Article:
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Tonya Papanikolas ReportingA warning for parents today: Kids who share personal information over MySpace Web sites could potentially be sharing information with registered sex offenders. MySpace.com has revealed its site has profiles from more than 29,000 registered sex offenders. The information is a reality check for many Utah parents.
MySpace had originally said it had about 7,000 sex offender profiles that it removed from its site, but it turns out the real number was more than four times what the company first said. The Utah Attorney General's office says parents need to take heed.
Like many teenage girls, Kimberly Beck has a MySpace page and loves getting on it and sharing information with her friends. But her mother makes sure she monitors her daughter's activity.
Elizabeth Beck says, "I can then link in and check in on the younger kids, see what music they have on there, if they have inappropriate pictures."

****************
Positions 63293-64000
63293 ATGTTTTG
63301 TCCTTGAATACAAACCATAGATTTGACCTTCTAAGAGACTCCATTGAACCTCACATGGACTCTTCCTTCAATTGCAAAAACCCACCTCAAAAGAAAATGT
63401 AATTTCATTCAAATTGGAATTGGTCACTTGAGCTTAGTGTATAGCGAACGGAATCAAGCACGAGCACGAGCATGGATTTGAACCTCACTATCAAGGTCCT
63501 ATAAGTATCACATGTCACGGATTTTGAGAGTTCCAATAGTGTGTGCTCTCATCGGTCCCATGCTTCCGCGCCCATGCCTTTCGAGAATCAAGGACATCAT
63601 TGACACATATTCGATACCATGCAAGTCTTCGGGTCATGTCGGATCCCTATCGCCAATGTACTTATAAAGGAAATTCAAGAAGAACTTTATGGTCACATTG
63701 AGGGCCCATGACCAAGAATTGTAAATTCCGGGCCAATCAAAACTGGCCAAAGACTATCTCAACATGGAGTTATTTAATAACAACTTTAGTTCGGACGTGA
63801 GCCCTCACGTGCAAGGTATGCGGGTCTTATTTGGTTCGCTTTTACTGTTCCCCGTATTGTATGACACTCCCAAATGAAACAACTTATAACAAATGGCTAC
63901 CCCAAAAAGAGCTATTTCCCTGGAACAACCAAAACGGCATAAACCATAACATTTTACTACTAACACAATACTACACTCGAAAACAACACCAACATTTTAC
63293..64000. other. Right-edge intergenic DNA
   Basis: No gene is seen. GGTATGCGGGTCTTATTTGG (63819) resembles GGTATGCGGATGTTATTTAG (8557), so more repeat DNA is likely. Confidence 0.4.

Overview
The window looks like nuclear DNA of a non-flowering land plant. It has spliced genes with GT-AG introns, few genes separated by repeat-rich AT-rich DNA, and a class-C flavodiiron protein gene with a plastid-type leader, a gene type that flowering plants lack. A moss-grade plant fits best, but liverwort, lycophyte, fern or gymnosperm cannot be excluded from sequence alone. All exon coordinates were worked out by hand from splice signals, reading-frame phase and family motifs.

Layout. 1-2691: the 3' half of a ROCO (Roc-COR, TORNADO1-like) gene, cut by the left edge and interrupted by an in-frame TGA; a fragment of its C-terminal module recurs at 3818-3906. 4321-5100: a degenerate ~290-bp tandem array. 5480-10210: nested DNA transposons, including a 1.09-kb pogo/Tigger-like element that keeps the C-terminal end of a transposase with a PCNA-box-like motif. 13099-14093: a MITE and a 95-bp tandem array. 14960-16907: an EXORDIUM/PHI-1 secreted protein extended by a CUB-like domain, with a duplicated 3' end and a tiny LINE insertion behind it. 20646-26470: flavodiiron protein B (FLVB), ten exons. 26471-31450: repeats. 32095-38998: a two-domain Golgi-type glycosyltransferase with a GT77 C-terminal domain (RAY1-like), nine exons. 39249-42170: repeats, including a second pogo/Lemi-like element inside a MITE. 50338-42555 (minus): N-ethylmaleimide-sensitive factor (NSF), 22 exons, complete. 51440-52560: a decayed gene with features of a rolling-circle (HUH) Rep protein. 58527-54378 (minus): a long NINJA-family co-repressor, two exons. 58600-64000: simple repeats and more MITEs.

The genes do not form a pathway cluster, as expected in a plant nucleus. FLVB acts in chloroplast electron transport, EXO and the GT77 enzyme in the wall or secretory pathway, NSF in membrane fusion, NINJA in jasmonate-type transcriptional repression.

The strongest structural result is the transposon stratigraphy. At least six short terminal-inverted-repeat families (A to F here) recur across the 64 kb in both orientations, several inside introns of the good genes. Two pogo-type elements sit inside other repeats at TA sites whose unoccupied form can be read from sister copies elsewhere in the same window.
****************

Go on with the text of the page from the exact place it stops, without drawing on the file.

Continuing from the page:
When Elizabeth Beck heard MySpace had 29,000 registered sex offenders with profiles, she was surprised. "That's an alarming number, 29,000," she said.
The chief of law enforcement for the A.G. office's investigative division says that number is actually deceptive. "It's the really stupid sex offenders who use their real names," Kenneth Wallentine says. "You don't have to prove who you are. You don't have to prove where you are."
In fact, Wallentine says it won't matter if MySpace removes all those registered sex offenders. "They can be back online in 10-12 minutes under a totally new identity."
Wallentine's office has undercover operations that target social networking sites, and it's currently looking at several Utah cases stemming from MySpace.com, where men lured young girls with the intention of pursuing sexual encounters.
Wallentine says, "MySpace is a place that parents need to be very, very aware of."
His message to parents: Watch what your child is doing. "Do it with them. Build the MySpace page with them, and visit it from time to time," Wallentine said.
Also, keep the computer someplace where the whole family can see it. Elizabeth Beck says she does both of these things and trains her kids what they can and can't put on their sites. "We try to tell them not to give out any information about where they live, their phone numbers, things like that."
The A.G.'s office says kids also need to watch out for invitations that pop up on MySpace with very attractive women, inviting the child to be added to their buddy lists. In actuality, these aren't real people; they can redirect the child to a porn site.
We contacted MySpace today for comment. All they would tell us is they have now successfully removed all the registered sex offenders from their site.